In U.S. Pat. No. 5,115,627, the inner layer is secured to the outer layer solely by stitching. As a result of this process, the inner layer has had a tendency to fold and wrinkle against the skin of the horse. This can cause abrasion and injury following continual use. If enough of the inner layer folds up against a tendon of the horse's leg, permanent damage to the leg and to the tendon can occur. Since the wrap of U.S. Pat. No. 5,115,627 stitches the vertical edges of the inner layer to the outer layer inwardly of the outer edges of the outer layer, there is a tendency for the inner layer to "roll" under the outer layer. Once again, this can cause abrasion or injury to the leg of the horse.

It is an object of the present invention to provide a protective support wrap that avoids one-sided torque effects on the ankle and tendons of the horse.

It is another object of the present invention to provide a protective support wrap that resists the intrusion of dirt and other infectious material.

It is another object of the present invention to provide a protective support wrap that applies pressure to the leg of the horse evenly over a wider area.

It is a further object of the present invention to provide a protective support wrap that can be easily applied and removed.

It is still another object of the present invention to provide a protective support wrap that avoids interior wrinkling, folding, and "roll under".

It is still a further object of the present invention to provide a deeper pocket that accommodates the ankle of the horse.

It is another object of the present invention to provide a protective support wrap to alleviate wrinkles caused by the fetlock cradle sling and to reduce injuries to the back of the fetlock.

It is still another object of the present invention to provide a protective support wrap that is easy to use, easy to manufacture, and relatively inexpensive.

These and other objects and advantages of the present invention will become apparent from a reading of the attached specification and appended claims.

SUMMARY OF THE INVENTION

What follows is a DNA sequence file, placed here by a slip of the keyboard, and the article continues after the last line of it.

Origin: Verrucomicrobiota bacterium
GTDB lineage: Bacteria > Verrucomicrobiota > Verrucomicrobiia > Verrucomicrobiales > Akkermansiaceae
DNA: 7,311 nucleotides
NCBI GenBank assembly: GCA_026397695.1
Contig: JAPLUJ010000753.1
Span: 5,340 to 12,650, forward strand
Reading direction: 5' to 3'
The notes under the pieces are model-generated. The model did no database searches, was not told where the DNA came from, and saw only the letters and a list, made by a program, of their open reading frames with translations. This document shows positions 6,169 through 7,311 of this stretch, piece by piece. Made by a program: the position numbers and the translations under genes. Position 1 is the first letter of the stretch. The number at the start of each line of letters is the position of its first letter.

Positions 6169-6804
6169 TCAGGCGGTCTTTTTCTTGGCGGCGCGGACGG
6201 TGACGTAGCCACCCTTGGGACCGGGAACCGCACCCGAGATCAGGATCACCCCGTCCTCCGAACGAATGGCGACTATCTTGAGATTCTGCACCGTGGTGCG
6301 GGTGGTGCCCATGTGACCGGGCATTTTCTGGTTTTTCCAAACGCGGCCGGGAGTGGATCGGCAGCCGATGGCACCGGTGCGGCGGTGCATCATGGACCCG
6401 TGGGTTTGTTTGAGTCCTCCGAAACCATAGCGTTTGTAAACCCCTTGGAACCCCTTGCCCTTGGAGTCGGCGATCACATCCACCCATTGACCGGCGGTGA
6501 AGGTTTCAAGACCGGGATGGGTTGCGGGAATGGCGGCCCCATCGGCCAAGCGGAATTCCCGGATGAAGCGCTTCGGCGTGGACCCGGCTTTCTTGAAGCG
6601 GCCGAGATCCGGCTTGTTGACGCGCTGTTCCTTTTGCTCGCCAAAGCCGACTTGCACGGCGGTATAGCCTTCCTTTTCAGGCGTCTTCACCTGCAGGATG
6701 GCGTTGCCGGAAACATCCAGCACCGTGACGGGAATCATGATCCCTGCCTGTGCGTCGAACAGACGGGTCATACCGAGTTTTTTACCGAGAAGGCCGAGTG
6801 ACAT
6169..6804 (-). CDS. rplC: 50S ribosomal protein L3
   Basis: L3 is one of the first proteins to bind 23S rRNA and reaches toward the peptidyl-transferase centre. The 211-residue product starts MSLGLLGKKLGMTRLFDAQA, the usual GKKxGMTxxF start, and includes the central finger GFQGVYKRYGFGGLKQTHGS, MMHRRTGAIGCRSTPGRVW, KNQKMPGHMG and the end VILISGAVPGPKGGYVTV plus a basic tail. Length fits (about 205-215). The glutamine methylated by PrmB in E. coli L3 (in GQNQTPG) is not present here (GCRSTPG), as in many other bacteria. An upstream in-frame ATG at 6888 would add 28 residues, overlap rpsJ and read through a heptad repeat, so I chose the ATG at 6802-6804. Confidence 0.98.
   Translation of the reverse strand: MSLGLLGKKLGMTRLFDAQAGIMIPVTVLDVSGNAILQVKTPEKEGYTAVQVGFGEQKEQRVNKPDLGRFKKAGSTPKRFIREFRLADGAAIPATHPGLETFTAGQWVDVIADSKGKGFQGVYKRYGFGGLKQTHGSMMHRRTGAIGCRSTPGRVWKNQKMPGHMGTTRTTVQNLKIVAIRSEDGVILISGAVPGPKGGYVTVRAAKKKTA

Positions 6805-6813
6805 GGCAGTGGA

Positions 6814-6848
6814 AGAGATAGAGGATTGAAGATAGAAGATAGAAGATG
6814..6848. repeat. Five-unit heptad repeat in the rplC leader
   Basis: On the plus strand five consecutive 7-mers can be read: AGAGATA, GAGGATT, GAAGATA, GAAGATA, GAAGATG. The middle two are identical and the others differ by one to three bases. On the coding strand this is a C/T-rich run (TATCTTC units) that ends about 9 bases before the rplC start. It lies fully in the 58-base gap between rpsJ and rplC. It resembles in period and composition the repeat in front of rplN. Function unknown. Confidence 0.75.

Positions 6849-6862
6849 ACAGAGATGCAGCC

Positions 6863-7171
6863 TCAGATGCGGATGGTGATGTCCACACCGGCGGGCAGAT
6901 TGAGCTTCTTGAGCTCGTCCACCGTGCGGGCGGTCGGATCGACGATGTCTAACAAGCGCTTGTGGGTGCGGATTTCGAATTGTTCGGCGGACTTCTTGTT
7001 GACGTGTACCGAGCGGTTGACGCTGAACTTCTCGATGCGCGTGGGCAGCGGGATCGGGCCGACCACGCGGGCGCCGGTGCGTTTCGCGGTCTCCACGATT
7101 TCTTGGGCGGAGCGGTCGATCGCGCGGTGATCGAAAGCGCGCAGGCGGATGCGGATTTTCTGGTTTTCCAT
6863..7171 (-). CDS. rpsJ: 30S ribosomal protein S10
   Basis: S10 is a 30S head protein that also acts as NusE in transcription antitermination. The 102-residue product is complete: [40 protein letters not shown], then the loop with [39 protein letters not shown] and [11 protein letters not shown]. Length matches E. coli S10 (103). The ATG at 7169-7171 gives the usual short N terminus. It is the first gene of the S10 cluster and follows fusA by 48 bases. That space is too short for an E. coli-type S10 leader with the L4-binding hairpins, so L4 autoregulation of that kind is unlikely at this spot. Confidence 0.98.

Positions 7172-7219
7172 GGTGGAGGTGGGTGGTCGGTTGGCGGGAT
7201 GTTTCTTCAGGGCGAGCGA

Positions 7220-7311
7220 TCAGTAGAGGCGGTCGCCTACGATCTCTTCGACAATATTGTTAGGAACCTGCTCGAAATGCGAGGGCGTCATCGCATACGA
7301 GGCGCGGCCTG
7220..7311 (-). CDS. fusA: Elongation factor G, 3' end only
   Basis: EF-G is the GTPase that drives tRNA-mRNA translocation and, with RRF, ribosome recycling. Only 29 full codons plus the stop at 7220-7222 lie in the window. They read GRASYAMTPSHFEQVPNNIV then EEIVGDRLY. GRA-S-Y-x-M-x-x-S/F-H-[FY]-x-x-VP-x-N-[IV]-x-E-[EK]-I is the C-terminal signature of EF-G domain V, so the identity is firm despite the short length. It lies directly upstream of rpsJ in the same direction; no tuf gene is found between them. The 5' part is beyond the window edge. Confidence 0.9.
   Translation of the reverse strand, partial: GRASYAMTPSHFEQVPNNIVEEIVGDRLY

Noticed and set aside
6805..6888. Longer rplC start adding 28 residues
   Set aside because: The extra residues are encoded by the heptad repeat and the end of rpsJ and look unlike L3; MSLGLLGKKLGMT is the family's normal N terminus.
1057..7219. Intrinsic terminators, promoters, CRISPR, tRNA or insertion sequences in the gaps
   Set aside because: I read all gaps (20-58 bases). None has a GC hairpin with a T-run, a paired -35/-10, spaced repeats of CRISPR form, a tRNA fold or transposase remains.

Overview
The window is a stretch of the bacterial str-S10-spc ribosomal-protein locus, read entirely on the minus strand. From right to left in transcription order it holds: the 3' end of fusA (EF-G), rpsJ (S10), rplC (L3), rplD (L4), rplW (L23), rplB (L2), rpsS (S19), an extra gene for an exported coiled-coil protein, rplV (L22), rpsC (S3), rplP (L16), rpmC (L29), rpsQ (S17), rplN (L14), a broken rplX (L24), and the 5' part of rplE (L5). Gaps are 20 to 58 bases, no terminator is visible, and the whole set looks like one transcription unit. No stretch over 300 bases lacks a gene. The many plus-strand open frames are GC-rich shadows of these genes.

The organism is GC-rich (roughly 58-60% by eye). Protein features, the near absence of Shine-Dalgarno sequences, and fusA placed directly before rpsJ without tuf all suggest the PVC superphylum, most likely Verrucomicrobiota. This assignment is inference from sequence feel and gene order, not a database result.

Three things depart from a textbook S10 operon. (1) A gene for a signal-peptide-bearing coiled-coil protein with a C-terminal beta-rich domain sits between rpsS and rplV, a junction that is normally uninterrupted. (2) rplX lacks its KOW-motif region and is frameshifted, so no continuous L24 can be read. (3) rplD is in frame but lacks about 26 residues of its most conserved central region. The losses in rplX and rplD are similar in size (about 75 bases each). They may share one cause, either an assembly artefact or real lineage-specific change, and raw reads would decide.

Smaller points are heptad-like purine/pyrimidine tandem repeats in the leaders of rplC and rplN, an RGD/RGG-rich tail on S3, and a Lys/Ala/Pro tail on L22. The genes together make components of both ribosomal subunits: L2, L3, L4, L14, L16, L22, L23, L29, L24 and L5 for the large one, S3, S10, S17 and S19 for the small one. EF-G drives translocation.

The present invention is a protective support wrap for a lower leg of a horse that comprises a panel having an inner layer and an outer layer, a first fastener means affixed to the panel and extending outwardly therefrom, and a fetlock cradle sling strap having a first portion integrally connected to the panel and extending outwardly from an edge of the panel. The panel has a dimension suitable for wrapping around the lower leg of the horse. The first fastener means is suitable for affixing to the outer layer when the panel is wrapped around the lower leg. The fetlock cradle sling strap has a fastener and an end of the first portion opposite the side edge of the panel.

In the fetlock cradle sling strap, the first portion of the fetlock cradle sling strap is integral with the outer layer of the panel. The first portion and the fastener of the fetlock cradle sling strap are of a generally inelastic material. The first portion of the fetlock cradle sling strap has an upper edge extending outwardly from the edge of the panel at an approximately forty-five degree angle. The first fastener means includes a first strap of hook-and-loop material extending outwardly from the side edge of the panel generally adjacent an upper edge of the panel, and a second strap of a hook-and-loop material extending outwardly from the side edge of the panel below the first strap. The first strap has an area approximately twice the area of the second strap.

In the present invention, the inner layer is adhesively fastened in surface-to-surface contact with the outer layer. The inner layer, preferably, has adhesive extending across the entire surface joined to the outer layer. The upper edge of the inner layer is secured to the top edge of the outer layer by cross-stitching. Similarly, the lower edge of the inner layer is secured to the bottom edge of the outer layer by cross-stitching. The generally vertical side edges of the inner layer are stitched directly to the vertical side edges of the outer layer. The panel has a pair of pleats formed in the inner and outer layers generally adjacent to the bottom edge of the panel between the side edges. These pleats define an indented pocket in the panel for accommodating the ankle of the horse.